Published by Simon & Schuster Books for Young Readers on February 21st 2012
Genres: LGBT, Young Adult, Contemporary
Source: I Bought It
A lyrical novel about family and friendship from critically acclaimed author Benjamin Alire Sáenz.
Aristotle is an angry teen with a brother in prison. Dante is a know-it-all who has an unusual way of looking at the world. When the two meet at the swimming pool, they seem to have nothing in common. But as the loners start spending time together, they discover that they share a special friendship—the kind that changes lives and lasts a lifetime.
And it is through this friendship that Ari and Dante will learn the most important truths about themselves and the kind of people they want to be.
Aristotle and Dante Discover the Secrets of the Universe by Benjamin Alire Sáenz is a thing of beauty. Its very simplicity is the book’s greatest strength. I had heard many great things about this book but had put buying it off because the ebook was quite expensive. Eventually though I just had to cave in and buy it and I am very glad that I did. From the very first page the book had me in its grip and I couldn’t bear to put it down.
my review of Aristotle and Dante
The book is told from the POV of Aristotle (Ari) Mendoza, a 15 year-old Mexican boy who has never really fit in anywhere. He is the quintessential loner – and he likes it that way. He is not terribly comfortable with others and much prefers his own company. At least he did until he meets Dante Quintana, another Mexican boy his age and the two of them strike up a rather lovely friendship over a single summer.
The two boys are nothing alike: Dante is gentle where Ari is tough; Dante is well-liked by everyone where Ari genuinely prefers people to leave him the hell alone. Dante’s parents are academic where Ari’s family is more blue-collared.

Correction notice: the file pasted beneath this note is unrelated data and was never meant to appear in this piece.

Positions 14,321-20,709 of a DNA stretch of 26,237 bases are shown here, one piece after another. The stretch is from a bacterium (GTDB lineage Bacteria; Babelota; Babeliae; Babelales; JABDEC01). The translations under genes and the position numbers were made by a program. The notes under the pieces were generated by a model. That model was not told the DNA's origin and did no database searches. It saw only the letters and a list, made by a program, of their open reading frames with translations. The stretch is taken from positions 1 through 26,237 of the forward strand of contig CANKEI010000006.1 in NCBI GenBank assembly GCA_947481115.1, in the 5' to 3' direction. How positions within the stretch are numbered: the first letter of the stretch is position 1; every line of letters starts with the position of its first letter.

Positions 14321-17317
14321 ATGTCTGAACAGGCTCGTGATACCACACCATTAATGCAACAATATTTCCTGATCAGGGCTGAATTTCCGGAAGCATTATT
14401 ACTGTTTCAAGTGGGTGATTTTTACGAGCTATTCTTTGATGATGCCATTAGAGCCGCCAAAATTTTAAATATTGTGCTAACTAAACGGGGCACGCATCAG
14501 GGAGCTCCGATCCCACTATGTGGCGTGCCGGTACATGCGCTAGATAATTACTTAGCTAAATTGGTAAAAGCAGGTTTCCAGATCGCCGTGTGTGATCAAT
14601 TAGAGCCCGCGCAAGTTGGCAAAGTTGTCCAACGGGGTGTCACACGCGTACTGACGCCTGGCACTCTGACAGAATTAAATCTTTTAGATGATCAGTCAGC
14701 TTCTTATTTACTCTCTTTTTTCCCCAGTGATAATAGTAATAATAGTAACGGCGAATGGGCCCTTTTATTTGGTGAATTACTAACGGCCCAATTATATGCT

Still, the two boys become very close friends for although Dante is well-liked, he never really had any close friends either and Ari and he seem to balance each other out very well. Their friendship is struck the moment Dante offers to teach Ari to swim one morning at the local pool. From then on out, the two boys are inseparable.
This is a book about friendship, cultural identity, loyalty and love. Dante comes out to Ari quite early on and Ari struggles with his feelings for his best friend. He sometimes pushes him away which hurts Dante’s feelings (as it becomes obvious that he feels something more for Ari) but their friendship manages to endure. It is not until Dante is hurt that Ari must confront his true feelings for Dante that he has been concealing even to himself.
This was a lovely book. I adored both Ari and Dante (Dante slightly more though I must admit!) both of them were wonderfully depicted, fully realized teenage boys. I never felt like I was reading about make-believe characters – the two of them felt so real to me.
The supporting cast consisting of the two very different families were also very well done. I loved the Mendoza and Quintana families. Initially Dante seemed like he had the more perfect family what with Ari’s family being so closed off about certain things (like the real reason Ari’s older brother is in jail) but as the book progressed I became just as fond of Ari’s parents (and to a much lesser degree his two sisters who did not get a lot of page-time).
It is very hard to describe the plot in this book – in some ways it feels like there is none, not that it is non-existent, it just feels so much like real-life that you do not really feel as if you are reading a book – it is more you are living the events of the book yourself (not that I am a teenage Mexican boy but you get the idea!).
Ari and Dante have an almost perfect friendship mainly because you so clearly feel the love and loyalty shared between the two even when they are not physically together. I was on edge throughout the last third of the book – I so wanted a happy ending for these two but I was not sure if that was the way it was going to go at all given how realistic the rest of the plot was I almost felt as if a sad ending was inevitable.
Love was perhaps the strongest theme in this book. Not just between Ari and Dante; between Ari and his parents, Dante and his parents; Ari and Dante’s family and so on. Ari and Dante were the main focus though. The bond they have is stunning; they both care so much for each other I couldn’t help but root for both of them.
I could understand Dante’s perspective but I am glad that the story was told from Ari’s POV. He is the tougher nut to crack, the one who hides his feelings and emotions. Dante was perhaps the more sympathetic character but Ari was by far the more complex. It was difficult to get to know him precisely because he didn’t really know himself.
This book is Ari’s journey and Dante was really the catalyst that set all the events in motion and allowed Ari to grow and let people into his heart. Their interactions were both compelling and touching and I was really hoping that Dante would finally get Ari out of his own introspective headspace. Dante needed Ari but I think Ari needed Dante even more to become a whole person.